Activities For Dogs In Vermont On Nice Days

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Introduction

Judging by average temperatures and precipitation alone, nearly half the year in Vermont is temperate and easy-going, which means plenty of opportunities for nice days to arrive. Because of it, both residents and visitors alike have more than enough time to get out and freely enjoy The Evergreen State. Their motto is "Freedom and Unity", after all, and what better calling card do you need to convince you and your dog to take advantage? The state is loaded head to toe with beautiful natural scenery, bustling communities, and plenty of locations, events, and activities to experience. So if it's nice out, check out our list below and enjoy Vermont!

Rock of Ages

Popular
0 Votes
Sunny Day
Cheap
Normal
30 - 120 min
Items needed
Leash
Dog bags
Activity description
Just about everywhere you go, dogs are denied the ability to go on tours, mostly because plenty of places are either too refined (museums, theaters, for example) or handle food and can't work around health and safety regulations. But at Rock of Ages, a gorgeous granite quarry less than 10 miles outside of Montpelier, they face far fewer restrictions. And get this: as long as the dogs are leashed and well-behaved, they can go in the Visitors Center and Gift Shop, as well as join the self-guided factory tour and the guided quarry tour. The latter is the only one with any cost, which is currently only $5 (!!!), they're all great for sunny days (and rainy ones as well, as the tours run rain or shine), and they can take up a good chunk of time with exercise and entertainment.
Step
1
Plan your trip
There's not really much you need to bring with you for this one. You really just need a leash, dog bags, and some water. The most important preparatory step, however, is testing your dog's ability to handle noise. While the quarry tour itself isn't particularly loud (especially on Saturdays when there are no active workers), both the self-guided factory tour and sometimes bustling gift shop can be a bit noisy, so you'll want to make sure they are both well-adjusted and well-behaved before you venture out. Most owners have a pretty good idea of what their dogs can handle, but if you need an extreme test, try walking them safely past an active construction site to gauge their reaction.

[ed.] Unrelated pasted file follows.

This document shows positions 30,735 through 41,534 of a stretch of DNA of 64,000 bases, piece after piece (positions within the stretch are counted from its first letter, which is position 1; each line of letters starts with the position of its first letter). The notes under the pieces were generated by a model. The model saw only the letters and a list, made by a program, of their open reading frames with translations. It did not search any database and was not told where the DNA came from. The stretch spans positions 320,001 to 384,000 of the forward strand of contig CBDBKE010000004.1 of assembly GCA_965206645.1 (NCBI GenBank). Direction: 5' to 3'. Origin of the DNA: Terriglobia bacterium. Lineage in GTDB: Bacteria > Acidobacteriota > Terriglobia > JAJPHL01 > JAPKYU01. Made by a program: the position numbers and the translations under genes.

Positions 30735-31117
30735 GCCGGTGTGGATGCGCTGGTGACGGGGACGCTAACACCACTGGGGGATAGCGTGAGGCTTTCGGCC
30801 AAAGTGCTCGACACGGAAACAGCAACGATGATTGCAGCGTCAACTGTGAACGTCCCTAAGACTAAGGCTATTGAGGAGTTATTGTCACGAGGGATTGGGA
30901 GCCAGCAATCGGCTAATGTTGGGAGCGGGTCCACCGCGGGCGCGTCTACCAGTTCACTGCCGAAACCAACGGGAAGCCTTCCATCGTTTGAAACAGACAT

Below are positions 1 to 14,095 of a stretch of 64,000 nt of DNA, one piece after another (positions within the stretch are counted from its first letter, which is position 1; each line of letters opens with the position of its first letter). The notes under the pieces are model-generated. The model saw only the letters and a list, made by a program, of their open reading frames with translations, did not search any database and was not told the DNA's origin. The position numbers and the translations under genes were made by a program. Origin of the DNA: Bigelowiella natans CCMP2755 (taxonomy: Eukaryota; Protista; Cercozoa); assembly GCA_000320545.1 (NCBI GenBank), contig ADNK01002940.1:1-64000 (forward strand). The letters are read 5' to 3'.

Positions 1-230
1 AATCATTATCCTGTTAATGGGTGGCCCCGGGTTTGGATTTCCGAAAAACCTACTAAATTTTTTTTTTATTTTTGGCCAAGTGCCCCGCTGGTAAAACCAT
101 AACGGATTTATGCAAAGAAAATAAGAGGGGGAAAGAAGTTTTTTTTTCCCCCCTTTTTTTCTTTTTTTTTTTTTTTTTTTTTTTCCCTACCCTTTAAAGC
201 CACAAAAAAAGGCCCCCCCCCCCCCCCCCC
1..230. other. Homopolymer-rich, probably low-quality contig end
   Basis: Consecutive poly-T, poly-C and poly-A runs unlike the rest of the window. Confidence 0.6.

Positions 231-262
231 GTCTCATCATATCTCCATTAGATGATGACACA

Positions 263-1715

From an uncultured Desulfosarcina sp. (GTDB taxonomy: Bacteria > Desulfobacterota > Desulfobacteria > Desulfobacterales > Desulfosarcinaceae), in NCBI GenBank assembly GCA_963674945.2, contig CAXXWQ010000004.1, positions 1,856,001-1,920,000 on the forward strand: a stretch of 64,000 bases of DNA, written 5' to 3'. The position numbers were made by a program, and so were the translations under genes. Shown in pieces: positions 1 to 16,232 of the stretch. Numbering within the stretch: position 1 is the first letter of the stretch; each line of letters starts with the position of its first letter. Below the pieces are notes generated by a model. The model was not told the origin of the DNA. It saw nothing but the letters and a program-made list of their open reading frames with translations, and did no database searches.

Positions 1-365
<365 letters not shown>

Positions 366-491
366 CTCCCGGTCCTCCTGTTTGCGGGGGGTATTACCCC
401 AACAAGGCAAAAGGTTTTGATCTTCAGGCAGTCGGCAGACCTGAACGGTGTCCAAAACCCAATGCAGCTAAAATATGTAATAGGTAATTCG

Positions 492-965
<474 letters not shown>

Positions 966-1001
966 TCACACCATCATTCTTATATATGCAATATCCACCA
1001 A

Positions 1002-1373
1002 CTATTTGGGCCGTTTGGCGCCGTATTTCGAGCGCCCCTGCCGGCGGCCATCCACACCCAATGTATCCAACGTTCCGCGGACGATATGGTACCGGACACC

Step
2
Rock on
Once you arrive, a stop in the Visitor's Center will provide some preliminary information such as the quarrying process through a short video, as well as an opportunity to view historic exhibits and photos (along with the gift shop, should you feel so inclined). After that, you can sign up for a guided quarry tour, which launches every 45-60 minutes and last for just about as long, or you can take a self-guided tour of the factory, all of which is dog-accessible as long as they are leashed and well-behaved. If all that isn't enough, you can even try out their outdoor granite bowling lane!
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Shrine of Dog Mountain

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Sunny Day
Free
Easy
20 - 120 min
Items needed
Leash
Dog bags
Water
Photo of past pet
Activity description
If you are in love with your dog enough to find this site and list, chances are you'll definitely be interested in one of the most dog-centric places in all of the United States: The Dog Chapel at Dog Mountain. Perched on a 150-acre chunk of gorgeous rolling hills in bucolic St. Johnsbury, this plot of land and its buildings were the vision of Stephen Huneck, a writer and sculptor ultimately devoted to his dog Sally (and all dogs for that matter). It holds lakes, trails, woods, and meadows, all of which are leash-optional, and best of all, a beautiful chapel lined with pictures and memories of dogs who have passed on - and it is encouraged that you bring a leave a photo or memory of your own. Visitors come from all over the world to romp with and cherish their pets. And best of all, it's free and perfect for those gorgeous days we never wish to end.
Step
1
Prepare for the excursion
Outside of some gas in your car, a leash just in case, dog bags, and some water for the road, you really won't need much, as Dog Mountain is nestled about an hour northwest of Montpelier (although long-distance travelers may want food as well, but remember how many sniffs you'll get when you show up smelling like it).